New York Chauvinism? “Groundbreaking” Show at the Whitney Builds on Dartmouth College’s Lead

I didn’t disclose my contrarian reaction to the Whitney Museum’s Vida Americana: Mexican Muralists Remake American Art when it opened last February. But now I feel less compunction about tempering the praise lavished by art critics on this exploration of how U.S. modernists were inspired by Mexican painters. – Lee Rosenbaum

“An Act of Empathy” — a Dvořák Radio Documentary

When PostClassical Ensemble produced an hour-long film about Dvořák and “the American experience of race” last September, we hardly envisioned turning it into a 45-minute public radio special for the holidays. But that’s what happened, thanks to an invitation from Rupert Allman, who produces the nationally distributed radio magazine 1A. – Joseph Horowitz

The Erasure of the Arts

To me the most salient feature of The Upswing, the important new book co-authored by the sociologist Robert Putnam (who also wrote Bowling Alone) on the disappearance of “social capital,” is incidental: the authors completely fail to consider the arts. In fact, I have the uncomfortable feeling that The Upswing may partly be a symptom of the shortcomings it observes. And it is not alone. – Joseph Horowitz

‘Burroughs and the Dharma,’ the Real Story

James Grauerholz: “William was not a Buddhist: he never sought or found a “Teacher,” he never took Refuge, and he never undertook any Bodhisattva vows. He did not consider himself a Buddhist, nor — for that matter — did he ever declare himself a follower of any one faith or practice. But he did have an awareness of the essentials of Buddhism, and in his own way, he was affected by bodhidharma.” – Jan Herman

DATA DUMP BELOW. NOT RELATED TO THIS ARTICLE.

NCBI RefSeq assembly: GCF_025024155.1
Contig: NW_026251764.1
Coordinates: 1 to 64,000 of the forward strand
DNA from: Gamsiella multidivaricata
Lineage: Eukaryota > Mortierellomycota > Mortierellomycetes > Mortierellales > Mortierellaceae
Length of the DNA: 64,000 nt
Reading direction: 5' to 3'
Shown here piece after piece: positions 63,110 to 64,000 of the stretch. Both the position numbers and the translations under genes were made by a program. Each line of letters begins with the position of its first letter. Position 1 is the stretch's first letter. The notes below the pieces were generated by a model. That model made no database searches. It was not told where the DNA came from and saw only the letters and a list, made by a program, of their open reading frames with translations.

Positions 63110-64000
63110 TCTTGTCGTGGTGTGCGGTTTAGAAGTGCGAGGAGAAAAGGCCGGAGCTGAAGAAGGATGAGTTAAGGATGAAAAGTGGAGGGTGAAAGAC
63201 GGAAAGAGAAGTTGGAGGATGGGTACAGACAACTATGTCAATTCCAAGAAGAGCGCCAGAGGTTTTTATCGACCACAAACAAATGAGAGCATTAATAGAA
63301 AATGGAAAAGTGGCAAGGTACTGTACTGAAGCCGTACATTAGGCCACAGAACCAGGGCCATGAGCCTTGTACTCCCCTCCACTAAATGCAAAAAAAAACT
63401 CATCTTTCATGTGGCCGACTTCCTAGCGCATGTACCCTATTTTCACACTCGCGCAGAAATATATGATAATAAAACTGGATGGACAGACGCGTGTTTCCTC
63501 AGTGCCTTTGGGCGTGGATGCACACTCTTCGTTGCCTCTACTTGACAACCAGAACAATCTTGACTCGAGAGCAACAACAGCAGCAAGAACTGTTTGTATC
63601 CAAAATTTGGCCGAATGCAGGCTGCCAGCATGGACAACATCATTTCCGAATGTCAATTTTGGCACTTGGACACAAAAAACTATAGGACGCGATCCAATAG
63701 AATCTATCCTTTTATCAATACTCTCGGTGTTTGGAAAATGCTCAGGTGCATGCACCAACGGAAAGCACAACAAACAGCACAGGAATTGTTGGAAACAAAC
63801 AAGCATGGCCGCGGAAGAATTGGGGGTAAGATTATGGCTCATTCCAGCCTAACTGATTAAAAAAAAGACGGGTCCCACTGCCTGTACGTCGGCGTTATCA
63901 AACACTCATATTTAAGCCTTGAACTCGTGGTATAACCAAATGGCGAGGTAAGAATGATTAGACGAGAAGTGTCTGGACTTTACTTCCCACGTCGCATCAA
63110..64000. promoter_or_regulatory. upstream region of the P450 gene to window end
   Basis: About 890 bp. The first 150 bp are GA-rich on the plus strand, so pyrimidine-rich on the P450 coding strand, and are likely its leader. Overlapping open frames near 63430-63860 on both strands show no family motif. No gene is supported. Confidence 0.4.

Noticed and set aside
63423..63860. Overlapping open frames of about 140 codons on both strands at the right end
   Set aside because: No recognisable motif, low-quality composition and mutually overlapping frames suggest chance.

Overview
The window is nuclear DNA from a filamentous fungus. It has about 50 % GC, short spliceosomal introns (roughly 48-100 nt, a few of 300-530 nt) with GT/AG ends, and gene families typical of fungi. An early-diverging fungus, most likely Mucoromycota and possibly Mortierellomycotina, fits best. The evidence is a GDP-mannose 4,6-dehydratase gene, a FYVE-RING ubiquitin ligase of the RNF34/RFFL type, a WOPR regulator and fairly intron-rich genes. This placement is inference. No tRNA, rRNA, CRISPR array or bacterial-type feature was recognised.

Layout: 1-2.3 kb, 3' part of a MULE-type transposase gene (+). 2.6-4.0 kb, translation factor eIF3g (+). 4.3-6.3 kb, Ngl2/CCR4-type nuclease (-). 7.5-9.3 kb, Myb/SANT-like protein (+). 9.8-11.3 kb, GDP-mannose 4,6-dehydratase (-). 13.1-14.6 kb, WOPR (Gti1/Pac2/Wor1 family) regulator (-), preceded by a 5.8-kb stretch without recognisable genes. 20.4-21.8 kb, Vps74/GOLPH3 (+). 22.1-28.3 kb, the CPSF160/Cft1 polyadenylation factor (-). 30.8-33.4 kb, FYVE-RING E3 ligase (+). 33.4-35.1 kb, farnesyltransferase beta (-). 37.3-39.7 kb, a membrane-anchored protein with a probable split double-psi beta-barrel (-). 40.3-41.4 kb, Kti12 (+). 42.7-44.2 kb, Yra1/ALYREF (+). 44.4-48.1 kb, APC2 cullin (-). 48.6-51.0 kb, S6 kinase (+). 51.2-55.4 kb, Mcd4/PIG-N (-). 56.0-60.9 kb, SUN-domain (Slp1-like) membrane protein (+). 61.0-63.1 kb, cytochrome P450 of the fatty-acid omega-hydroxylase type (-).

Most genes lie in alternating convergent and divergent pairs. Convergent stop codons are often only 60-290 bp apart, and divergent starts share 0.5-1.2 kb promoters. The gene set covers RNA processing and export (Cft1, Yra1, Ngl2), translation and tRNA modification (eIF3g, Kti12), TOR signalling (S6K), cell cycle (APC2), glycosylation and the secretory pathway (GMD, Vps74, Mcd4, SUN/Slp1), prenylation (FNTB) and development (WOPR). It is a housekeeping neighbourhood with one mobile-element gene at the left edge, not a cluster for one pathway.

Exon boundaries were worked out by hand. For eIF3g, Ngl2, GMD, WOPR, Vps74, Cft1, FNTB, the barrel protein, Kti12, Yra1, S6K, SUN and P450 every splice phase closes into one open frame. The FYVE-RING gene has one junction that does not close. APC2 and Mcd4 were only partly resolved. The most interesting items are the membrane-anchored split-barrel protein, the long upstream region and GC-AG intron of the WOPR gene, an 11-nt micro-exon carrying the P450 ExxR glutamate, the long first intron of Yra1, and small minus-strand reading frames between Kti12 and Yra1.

Frick Tricks: Reinvention to Convention, as Peripatetic Displays Move from Brutalist to Beaux Arts

While many museums are experimenting with quirky new ways of organizing their permanent-collection displays, the Frick Collection is going in the opposite direction: It will use its planned temporary occupation of the Breuer building to unveil a more conventionally coherent presentation of its holdings than was seen in its flagship building. – Lee Rosenbaum

Dancing on Stone and in Water

I’ve said it before, and forgive me if I say it again: Dancers can’t not dance. There they are on my laptop’s window — at work in their apartments, in parks, on piers, and in empty streets. Maybe partners and roommates have filmed you performing; maybe you just attached your cell phone to a music stand and shooed the cat away. Dušan Týnek’s Quarry Dance IX is nothing like that. – Deborah Jowitt